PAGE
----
What is a Combination Bond?

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  • Written By: Malcolm Tatum
  • Edited By: Bronwyn Harris
  • Last Modified Date: 19 February 2018
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Combination bonds are bond issues that derive their financial backing from more than one source. Often, this will include revenue that is generated by the issuing entity as well as revenue that is generated by a pre-existing source or a mechanism that is put in place at the same time as the issue of the bond. The combination bond is a popular format for the issue of municipal bonds.

The concept of the double barrel or combination bond has been around for a number of years. Part of the reason for the popularity of the bond is that it offers a higher guarantee of protection for investors. Municipal bonds of other types are either backed with the promise of the issuer, or with some type of plan to generate revenue during the life of the bond that will make it possible to honor the bond at maturity. The combination bond uses both these approaches and thus represents a lower risk for the investor.

One aspect of the combination bond may be the secondary source of the funding for the bond issue. In some cases, the municipality may be able to borrow funds from an existing slush fund. When this is the case, it is understood that borrowing from the secondary source will mean repaying the source once the the investors have received full compensation.

However, it must be understood that with the lower amount of risk comes a lower rate of return. The typical combination bond is issued with a lesser rate than obligation or revenue bonds, since the chance of failure is minimized. Still, the usual rates for a combination bond tend to be better than the interest rate earned on a standard savings account or a Certificate of Deposit. This means that investors who want to stick with relatively safe investments may find the combination bond to be an excellent choice.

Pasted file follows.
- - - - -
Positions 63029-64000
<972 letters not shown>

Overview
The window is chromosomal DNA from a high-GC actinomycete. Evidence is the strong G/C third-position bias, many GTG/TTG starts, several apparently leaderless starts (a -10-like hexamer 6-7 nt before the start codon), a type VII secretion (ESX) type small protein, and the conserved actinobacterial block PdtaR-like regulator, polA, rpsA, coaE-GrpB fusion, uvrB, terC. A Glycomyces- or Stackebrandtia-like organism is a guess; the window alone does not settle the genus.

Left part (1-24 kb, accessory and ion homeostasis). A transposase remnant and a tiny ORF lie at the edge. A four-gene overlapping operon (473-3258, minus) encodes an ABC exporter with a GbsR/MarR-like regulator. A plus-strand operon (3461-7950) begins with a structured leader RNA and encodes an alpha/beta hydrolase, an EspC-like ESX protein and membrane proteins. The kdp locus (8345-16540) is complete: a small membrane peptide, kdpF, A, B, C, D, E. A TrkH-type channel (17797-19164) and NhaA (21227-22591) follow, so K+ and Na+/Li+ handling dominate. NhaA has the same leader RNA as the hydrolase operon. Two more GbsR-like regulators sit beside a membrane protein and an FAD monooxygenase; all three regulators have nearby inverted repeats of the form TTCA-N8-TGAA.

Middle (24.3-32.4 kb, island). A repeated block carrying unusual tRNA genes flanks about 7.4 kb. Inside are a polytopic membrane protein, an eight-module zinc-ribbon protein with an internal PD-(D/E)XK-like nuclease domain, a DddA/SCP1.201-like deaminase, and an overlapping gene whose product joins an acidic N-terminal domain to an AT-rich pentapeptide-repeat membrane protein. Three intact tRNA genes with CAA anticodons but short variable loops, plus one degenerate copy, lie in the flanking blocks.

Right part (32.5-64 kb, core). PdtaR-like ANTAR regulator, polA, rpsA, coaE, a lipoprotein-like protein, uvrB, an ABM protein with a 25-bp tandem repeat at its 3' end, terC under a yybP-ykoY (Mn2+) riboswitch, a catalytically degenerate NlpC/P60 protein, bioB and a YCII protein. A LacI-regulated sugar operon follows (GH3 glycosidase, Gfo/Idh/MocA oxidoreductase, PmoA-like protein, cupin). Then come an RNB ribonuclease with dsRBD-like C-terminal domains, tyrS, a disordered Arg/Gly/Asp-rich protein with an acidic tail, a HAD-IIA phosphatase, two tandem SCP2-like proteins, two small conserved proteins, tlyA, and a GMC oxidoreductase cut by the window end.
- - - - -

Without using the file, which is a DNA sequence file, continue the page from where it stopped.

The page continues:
Like all municipal bonds, it is relatively easy to bond issues that are configured as a combination bond. Many municipalities publish listings of current bond issues that are available, and note the type of bond involved. Many brokers who deal in bond issues will also have information readily available regarding current combination bond offerings that may be of interest to the investor. Online resources will often help an interested party locate a combination bond issue that would be of interest.



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Does a combination bond count towards municipal debt limits in Illinois?

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